William Howard Taft 2013 US Presidential One Dollar Coin

William Howard Taft, 27th President of the United States

William Howard Taft 2013 US Presidential One Dollar Coin

The Presidential $1 Coin Program reached its 27th release with the 2013 William Howard Taft Presidential Dollar. Following a decision made by the Treasury Department, the coins were not produced for release into general circulation, but only struck in the limited quantities necessary to satisfy collector demand.

William Howard Taft served as a federal circuit judge, before being appointed as the Governor-General of the Philippines by William McKinley and  appointed Secretary of War by Theodore Roosevelt. He won his bid for Presidency and served one term from 1909 to 1913. Following the Presidency, he served as the Chief Justice of the Supreme Court.

The obverse design for the William Howard Taft Presidential Dollar features a portrait designed by Barbara Fox and sculpted by Michael Gaudioso. The inscriptions surrounding the portrait include his name, the motto “In God We Trust”, the order of the Presidency, and the dates of the term served. The reverse design for the coin features an image of the Statue of Liberty designed and sculpted by Don Everhart. Inscriptions include “United States of America” and the denomination expressed as “$1″.

Incuse edge inscriptions of the coin feature the additional required motto “E Pluribus Unum”, along with the date of issue “2013”, and the mint mark of either “P”, “D”, or “S”.

On July 9, 2013, the United States Mint began accepting orders for 25-coin rolls, 100-coin bags, 250-coin boxes, and 500-coin boxes containing circulating quality versions of the William Howard Taft Presidential Dollar. Separate products were available containing coins from either the Philadelphia or Denver Mint facility. The packaging of the products included the name of the President, the mint or origin, and the face value.

Throughout the year, other numismatic products were also released containing the William Howard Taft Dollars. These included various annual coin sets, Presidential $1 Coin sets, the Presidential $1 Coin Cover, and Presidential $1 Coin & First Spouse Medal Set.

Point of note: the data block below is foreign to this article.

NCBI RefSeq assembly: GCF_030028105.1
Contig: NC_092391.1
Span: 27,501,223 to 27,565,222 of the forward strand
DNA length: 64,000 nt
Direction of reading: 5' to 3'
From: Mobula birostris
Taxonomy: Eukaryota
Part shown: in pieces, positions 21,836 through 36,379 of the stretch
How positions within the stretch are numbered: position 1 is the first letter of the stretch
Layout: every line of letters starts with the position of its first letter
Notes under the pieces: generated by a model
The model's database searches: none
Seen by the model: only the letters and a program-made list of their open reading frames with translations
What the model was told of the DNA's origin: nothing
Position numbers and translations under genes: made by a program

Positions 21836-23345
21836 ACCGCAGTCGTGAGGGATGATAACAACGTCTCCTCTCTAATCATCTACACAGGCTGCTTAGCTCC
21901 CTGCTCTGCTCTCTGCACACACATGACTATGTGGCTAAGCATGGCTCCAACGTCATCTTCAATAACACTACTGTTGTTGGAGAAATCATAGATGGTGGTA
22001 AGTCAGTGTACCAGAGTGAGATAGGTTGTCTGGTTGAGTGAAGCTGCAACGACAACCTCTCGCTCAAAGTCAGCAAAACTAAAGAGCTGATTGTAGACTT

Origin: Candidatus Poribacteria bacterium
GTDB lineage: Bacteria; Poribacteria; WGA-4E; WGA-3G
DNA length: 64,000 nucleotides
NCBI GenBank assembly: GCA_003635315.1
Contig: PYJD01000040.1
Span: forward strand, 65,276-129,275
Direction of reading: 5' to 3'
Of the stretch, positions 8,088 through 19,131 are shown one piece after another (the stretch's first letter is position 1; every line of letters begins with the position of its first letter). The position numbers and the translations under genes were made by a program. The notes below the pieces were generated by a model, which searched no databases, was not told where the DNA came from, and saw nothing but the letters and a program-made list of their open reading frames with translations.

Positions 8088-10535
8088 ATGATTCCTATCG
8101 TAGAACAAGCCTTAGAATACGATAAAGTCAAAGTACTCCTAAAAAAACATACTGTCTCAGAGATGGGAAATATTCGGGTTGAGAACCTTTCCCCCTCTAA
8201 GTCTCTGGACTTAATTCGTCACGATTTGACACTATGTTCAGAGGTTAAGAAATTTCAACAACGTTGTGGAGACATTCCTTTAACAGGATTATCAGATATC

The total mintage for the circulating quality version of the coin reached 8,120,000 pieces across the Philadelphia and Denver Mint facilities.

William Howard Taft Presidential Dollar Coin Specifications:
Diameter: 26.5 mm
Weight: 8.1g
Thickness: 2.0 mm
Edge: Lettered
Composition: 88.5% copper, 6% zinc, 3.5% manganese, 2% nickel
Mintage: 4,760,000 (Philadelphia), 3,360,000 (Denver)

Presidential $1 Coin — Lady Liberty Reverse Statue of Liberty, 1886

US One Dollar Coin, Lady Liberty - Statue of Liberty
  On October 28, 1886, President Grover Cleveland accepted the Statue of Liberty on behalf of the United States and said, in part, "We will not forget that Liberty has here made her home; nor shall her chosen altar be neglected."
  She is the work of sculptor Frederic Auguste Bartholdi, who enlisted the assistance of engineer Alexandre Gustave Eiffel, designer of the Eiffel Tower, to help him solve some of the structural challenges presented by creating a statue of such magnitude.
  The Statue of Liberty was completed in 1884 and shipped to the United States in June 1885, having been disassembled into 350 individual pieces that were packed in over 200 crates for the transatlantic voyage. In four months’ time, she was re-assembled in New York Harbor, standing just over 151 feet from the top of the statue’s base to the tip of the torch her right hand holds high above the waters of New York Harbor.
  Originally intended as a gift to celebrate the American Centennial in 1876, the Statue of Liberty was given to the United States as a symbol of the friendship forged between the new American government and the government of France during the American Revolutionary War.
  The tablet she holds in her left hand carries the inscription "July IV MDCCLXXVI" in reference to the July 4, 1776, signing of the Declaration of Independence and the birth of the Nation.
  There are 25 windows running the length of Lady Liberty’s crown, which is topped by seven rays, meant to convey both the light of the sun and the seven seas and continents of the world.
  For millions of Americans, the Statue of Liberty was the first sight that their ancestors saw as they arrived in America after having left their homes in search of a better life for themselves and for their families.